Hoteliers Look To Reconcile Seemingly Opposing Forces: A Recession and Rising Travel Demand

Reporting from the Hotel Data Conference in Nashville, Hotel News Now provided some insight into hoteliers’ thoughts on the lingering concerns of a recession as industry performance metrics continue to show improvement across the board.

Published by: Robert McCune, Bryan Wroten, Dana Miller and Trevor Simpson/Hotel News Now
Published date: August 2023

NASHVILLE, Tennessee — Economists and analysts have been pushing back predictions and stretching out timelines for a recession. Most thought the U.S. economy would be in one by now, and a few have changed their minds completely, calling what’s ahead a “soft landing,” rather than a recession.

Adam Sacks, president of Tourism Economics, isn’t one of those few.

During the opening general session of the 15th Annual Hotel Data Conference, Sacks said he still expects the economy to go into recession later this year or next. He just thinks it will be so mild that no one, at least in the travel and hospitality industry, is likely to notice much.

Tourism Economics partners with CoStar hospitality analytics division STR to forecast hotel industry performance, and the latest edition of that forecast has key performance indicators improving across the board, though lower growth is expected — in every hotel chain scale from economy to luxury — through 2024.

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Hotel performance will continue to improve, even in a mild recession, because there is still desire to travel — for leisure and business — and international travelers who so far have stayed away will eventually return to the U.S., Sacks said.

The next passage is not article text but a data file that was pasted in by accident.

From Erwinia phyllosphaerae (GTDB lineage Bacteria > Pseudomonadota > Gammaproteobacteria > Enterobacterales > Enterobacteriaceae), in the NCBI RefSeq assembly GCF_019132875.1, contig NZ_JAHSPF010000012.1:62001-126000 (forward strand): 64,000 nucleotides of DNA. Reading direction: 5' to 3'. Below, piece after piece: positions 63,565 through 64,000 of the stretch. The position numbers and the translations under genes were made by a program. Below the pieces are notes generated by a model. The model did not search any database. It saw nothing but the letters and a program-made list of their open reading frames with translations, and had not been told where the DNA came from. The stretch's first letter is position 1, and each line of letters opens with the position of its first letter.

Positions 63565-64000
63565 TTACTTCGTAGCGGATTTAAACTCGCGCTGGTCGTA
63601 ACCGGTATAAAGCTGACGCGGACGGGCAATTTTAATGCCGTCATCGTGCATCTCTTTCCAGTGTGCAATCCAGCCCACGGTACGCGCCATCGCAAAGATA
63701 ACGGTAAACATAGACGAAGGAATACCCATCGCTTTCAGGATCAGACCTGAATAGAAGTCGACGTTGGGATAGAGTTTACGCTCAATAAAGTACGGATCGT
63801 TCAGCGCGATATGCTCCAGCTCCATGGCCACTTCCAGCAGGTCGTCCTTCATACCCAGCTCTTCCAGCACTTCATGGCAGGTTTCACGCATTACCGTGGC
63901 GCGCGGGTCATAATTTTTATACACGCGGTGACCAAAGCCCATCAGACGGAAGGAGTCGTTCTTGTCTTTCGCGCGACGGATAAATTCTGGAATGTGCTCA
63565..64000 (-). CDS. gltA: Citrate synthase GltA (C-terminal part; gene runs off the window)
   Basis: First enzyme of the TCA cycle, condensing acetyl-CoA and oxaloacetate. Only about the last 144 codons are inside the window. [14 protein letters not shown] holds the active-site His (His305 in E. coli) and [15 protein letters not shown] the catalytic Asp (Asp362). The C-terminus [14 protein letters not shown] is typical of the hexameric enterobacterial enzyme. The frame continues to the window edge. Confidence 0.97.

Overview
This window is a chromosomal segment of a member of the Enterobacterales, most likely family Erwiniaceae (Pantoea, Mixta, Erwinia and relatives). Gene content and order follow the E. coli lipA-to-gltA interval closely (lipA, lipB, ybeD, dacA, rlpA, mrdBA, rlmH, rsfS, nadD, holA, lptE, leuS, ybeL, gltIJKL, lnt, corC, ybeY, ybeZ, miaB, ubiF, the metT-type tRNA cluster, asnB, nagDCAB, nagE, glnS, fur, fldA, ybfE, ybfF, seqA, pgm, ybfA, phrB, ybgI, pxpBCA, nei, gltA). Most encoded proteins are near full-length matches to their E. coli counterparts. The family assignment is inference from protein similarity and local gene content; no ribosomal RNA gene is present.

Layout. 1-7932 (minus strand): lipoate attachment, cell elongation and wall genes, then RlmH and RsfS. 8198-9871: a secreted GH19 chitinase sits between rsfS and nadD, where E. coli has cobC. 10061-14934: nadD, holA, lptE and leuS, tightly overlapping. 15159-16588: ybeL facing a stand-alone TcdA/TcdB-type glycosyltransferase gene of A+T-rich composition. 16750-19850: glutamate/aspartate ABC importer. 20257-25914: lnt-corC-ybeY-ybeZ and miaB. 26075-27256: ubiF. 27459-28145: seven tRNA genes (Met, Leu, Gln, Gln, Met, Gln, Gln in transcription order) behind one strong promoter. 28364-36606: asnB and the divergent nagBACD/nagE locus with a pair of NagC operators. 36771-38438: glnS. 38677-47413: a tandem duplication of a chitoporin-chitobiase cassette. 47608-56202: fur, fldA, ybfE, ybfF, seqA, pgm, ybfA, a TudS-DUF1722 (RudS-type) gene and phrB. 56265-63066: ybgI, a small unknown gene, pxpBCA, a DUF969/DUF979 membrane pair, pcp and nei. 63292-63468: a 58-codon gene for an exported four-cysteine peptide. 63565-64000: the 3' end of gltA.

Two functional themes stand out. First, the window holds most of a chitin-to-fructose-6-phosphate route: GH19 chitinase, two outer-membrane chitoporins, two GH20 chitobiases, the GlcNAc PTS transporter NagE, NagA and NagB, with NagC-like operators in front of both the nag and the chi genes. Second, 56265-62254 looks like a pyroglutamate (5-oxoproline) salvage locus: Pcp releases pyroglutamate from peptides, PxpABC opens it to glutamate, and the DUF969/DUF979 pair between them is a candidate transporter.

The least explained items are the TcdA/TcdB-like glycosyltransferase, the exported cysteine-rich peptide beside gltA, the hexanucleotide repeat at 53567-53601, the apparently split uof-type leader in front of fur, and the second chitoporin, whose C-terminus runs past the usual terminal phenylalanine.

But there are still some nagging concerns, according to Jan Freitag, CoStar’s national director of hospitality market analytics. Those include plummeting office leases and office use as companies continue to embrace at least hybrid in-office and work-from-home policies.

“Outside of those of you who are in the office five days [a week], bless you, but are we back in the office ever again on Friday? I’m not sure. And I really think that’s going to hurt us with occupancy,” he said during a presentation on factors beyond the usual KPIs that are at play.

Freitag also said he doesn’t expect a quick return of international travelers, especially not from China, to the U.S.

Everyone’s “like, look, they’re going to come back” to the U.S., he said. “But if you have a budget for 2023, early 2024 for the return of the Chinese traveler, I don’t think so. Because as long as the Russian air space is closed, it’s really hard to get here.”

On the first day of the Hotel Data Conference, much time was devoted to reconciling continued optimism for travel and hotels with a murkier future view of the economy.
— Robert McCune, senior managing editor